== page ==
By / June 3, 2024

Some People Are Immune to Edibles, and Science Doesn’t Know Why

Edibles are often considered one of the best ways to experience the prolonged effects of cannabis, though sometimes with potent intensity. Consuming THC through food can produce a very intense euphoric state that can last from 6 to 8 hours, or even longer depending on the dosage of the edible product.

However, some people do not feel these effects with edibles. They can easily get stoned by smoking a joint, but feel nothing when consuming cannabis-infused foods. This phenomenon, known as “ediblocked,” is more common than one might think and is linked to our physiological makeup.

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Variability of Cannabis Effects From Edibles

Cannabis affects people differently. While some can get high with a small amount, others need a much larger quantity. An interview conducted in 2021 with Al McDonald, a cannabis grower from Ontario, Canada, highlights this issue. Mr. McDonald recounted how, despite consuming a significant amount of THC in edible form, he felt nothing while his friends were visibly high. It was only when he consumed about 700 mg of THC that he began to feel effects, a dose much higher than the standard starting point of 5 mg.

Similar stories reveal an immunity to edibles despite consuming extremely potent cannabis products. This immunity is not only disappointing for recreational users; it also complicates the dosing of medical cannabis, where precise effects are crucial for treatment.

Scientific Investigations

Scientists and doctors continue to explore the reasons behind this phenomenon. Dr. Staci Gruber, director of cannabis research within the neuroscientific discovery programs at McLean Hospital in Massachusetts, suggests that some people might possess a variant of a specific liver enzyme that makes them “too efficient” at metabolizing THC when ingested in edible form. THC is then converted into an active metabolite, which is quickly transformed into an inactive form, preventing the euphoric effect.

The enzyme CYP2C9 plays a crucial role in how THC is metabolized. This gene is responsible for converting THC into 11-Hydroxy-THC, the main active metabolite of THC that forms in the body after consumption, which is then degraded into THC-COOH. People with certain subtypes of this gene may struggle to effectively metabolize THC in edible form.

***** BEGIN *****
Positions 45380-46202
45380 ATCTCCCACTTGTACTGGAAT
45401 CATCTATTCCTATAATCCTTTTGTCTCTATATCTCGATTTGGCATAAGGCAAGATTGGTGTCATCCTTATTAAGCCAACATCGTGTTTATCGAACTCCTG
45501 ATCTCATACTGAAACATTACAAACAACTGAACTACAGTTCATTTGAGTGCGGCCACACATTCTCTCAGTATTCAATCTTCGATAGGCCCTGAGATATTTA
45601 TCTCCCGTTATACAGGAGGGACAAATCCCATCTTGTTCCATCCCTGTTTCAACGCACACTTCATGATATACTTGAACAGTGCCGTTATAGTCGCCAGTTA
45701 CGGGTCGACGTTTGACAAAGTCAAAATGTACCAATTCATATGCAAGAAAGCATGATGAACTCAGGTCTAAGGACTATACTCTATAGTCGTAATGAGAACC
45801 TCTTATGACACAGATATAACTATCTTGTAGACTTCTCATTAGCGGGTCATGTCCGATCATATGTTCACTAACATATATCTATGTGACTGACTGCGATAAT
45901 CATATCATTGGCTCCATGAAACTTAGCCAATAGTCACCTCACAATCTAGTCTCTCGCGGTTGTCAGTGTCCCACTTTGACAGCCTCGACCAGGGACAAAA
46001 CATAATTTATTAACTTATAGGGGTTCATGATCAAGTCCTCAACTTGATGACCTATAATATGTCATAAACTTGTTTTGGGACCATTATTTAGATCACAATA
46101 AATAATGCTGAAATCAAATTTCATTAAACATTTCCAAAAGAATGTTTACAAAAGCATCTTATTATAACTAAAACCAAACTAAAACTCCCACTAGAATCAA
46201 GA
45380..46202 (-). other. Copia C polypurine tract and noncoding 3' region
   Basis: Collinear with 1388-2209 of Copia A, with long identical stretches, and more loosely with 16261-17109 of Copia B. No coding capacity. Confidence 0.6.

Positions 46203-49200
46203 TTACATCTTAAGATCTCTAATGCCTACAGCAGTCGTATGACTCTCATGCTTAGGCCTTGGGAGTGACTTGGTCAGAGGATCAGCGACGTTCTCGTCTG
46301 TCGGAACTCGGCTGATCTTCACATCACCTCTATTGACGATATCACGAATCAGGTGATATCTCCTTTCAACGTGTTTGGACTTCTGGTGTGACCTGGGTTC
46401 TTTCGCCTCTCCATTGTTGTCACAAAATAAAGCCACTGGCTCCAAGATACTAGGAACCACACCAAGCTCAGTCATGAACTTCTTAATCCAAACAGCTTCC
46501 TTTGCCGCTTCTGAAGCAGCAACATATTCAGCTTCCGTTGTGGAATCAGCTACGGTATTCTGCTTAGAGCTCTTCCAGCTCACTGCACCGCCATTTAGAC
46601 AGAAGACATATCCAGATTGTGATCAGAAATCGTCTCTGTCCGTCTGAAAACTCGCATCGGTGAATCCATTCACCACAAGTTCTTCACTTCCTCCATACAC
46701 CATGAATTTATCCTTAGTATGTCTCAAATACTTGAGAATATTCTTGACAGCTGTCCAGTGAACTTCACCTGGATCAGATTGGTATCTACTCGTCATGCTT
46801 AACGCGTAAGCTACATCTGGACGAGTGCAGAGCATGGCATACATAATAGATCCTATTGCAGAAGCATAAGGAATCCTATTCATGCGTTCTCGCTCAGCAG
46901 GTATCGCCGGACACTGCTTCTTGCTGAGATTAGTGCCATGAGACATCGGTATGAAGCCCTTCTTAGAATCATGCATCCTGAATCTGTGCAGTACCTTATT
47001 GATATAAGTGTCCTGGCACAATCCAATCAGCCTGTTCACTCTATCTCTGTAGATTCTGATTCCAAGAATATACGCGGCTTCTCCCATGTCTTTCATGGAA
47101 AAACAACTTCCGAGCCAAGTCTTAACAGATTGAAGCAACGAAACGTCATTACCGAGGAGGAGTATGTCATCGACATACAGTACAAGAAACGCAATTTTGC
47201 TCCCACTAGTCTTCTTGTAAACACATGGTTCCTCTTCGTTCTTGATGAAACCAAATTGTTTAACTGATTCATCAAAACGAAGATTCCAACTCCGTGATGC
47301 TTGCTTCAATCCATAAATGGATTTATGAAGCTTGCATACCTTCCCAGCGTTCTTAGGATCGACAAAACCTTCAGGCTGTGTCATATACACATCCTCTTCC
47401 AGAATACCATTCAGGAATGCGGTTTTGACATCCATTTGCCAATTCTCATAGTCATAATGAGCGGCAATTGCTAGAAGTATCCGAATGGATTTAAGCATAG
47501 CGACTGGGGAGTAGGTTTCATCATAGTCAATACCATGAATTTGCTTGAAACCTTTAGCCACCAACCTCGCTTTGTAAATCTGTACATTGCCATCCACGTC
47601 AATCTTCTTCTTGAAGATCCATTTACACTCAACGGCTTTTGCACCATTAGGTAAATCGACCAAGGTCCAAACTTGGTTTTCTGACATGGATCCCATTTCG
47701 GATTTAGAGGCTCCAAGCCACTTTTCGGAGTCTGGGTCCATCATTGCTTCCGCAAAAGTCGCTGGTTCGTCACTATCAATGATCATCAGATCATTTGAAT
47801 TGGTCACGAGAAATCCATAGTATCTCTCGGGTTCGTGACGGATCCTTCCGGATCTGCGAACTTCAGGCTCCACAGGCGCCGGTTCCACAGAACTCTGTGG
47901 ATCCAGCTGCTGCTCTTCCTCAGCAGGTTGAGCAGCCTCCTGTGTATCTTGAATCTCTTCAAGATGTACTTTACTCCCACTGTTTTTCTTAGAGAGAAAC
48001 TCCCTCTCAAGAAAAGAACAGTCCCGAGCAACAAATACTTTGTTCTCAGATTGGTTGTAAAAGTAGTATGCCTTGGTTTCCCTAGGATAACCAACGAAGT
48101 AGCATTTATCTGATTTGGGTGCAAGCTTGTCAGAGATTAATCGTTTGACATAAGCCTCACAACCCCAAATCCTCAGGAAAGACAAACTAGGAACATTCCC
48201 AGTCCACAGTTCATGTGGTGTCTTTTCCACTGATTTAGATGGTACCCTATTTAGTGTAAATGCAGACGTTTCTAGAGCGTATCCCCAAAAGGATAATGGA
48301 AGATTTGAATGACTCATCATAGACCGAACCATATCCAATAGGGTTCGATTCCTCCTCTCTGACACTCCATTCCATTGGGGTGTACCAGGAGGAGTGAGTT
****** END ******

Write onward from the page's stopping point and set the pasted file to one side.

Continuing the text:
“It’s as if they skip the intermediate step,” explains Dr. Gruber.

The Role of the Liver and Genetics

Genetics significantly influence how you react to cannabis. The liver, composed of enzymes that help metabolize drugs and other substances, plays a central role. The liver’s P-450 enzymes are responsible for the primary metabolism of medications and also contribute to metabolizing the cannabinoids present in cannabis. However, this process depends on how the variants of the CYP2C9 gene express themselves, which is already used to anticipate reactions to THC or determine your compatibility with cannabis.

Factors Affecting THC Metabolism From Edibles

Numerous other factors affect the metabolism of THC in the human body. Fat metabolism, body fat mass, age, genetics, frequency of consumption, and body weight all influence how long it takes to feel the effects of THC.

While a low tolerance to cannabis can be beneficial in many ways, there is still much to learn about why some people are ediblocked. Research is ongoing to understand if there are ways to modify gene expression to allow people to feel the effects of cannabis with less THC.

In the meantime, those who do not find edibles effective can, where cannabis is legal, consider experimenting with other forms of cannabis. Smoking or consuming concentrates may prove more effective in this regard.

(Featured image by Margo Amala via Unsplash)

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